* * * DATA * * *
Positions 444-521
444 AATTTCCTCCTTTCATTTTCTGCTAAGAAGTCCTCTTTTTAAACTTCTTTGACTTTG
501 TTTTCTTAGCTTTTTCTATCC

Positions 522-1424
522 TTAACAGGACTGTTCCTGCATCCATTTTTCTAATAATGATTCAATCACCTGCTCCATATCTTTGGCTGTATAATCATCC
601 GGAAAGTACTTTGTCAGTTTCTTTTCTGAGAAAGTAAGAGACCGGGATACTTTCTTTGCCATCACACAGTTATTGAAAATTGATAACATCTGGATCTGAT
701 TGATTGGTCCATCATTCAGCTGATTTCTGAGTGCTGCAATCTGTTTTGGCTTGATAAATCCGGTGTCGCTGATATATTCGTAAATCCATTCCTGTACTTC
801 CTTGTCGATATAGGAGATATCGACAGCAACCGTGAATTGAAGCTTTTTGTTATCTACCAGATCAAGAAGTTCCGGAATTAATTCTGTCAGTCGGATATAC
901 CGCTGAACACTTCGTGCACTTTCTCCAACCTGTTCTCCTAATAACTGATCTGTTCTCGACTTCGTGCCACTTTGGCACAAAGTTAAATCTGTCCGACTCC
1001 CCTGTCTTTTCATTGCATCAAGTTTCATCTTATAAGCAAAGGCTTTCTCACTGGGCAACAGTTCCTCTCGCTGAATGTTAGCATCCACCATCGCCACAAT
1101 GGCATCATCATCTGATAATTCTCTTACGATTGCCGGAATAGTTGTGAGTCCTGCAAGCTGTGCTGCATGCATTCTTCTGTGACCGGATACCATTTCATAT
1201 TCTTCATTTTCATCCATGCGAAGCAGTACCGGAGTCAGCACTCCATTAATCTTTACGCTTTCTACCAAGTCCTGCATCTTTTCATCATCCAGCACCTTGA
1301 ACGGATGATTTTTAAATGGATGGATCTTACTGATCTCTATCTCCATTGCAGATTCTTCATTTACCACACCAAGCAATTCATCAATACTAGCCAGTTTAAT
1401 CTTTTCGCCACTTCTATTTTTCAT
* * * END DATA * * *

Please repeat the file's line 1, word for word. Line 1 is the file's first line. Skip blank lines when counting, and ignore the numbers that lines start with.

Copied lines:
Positions 444-521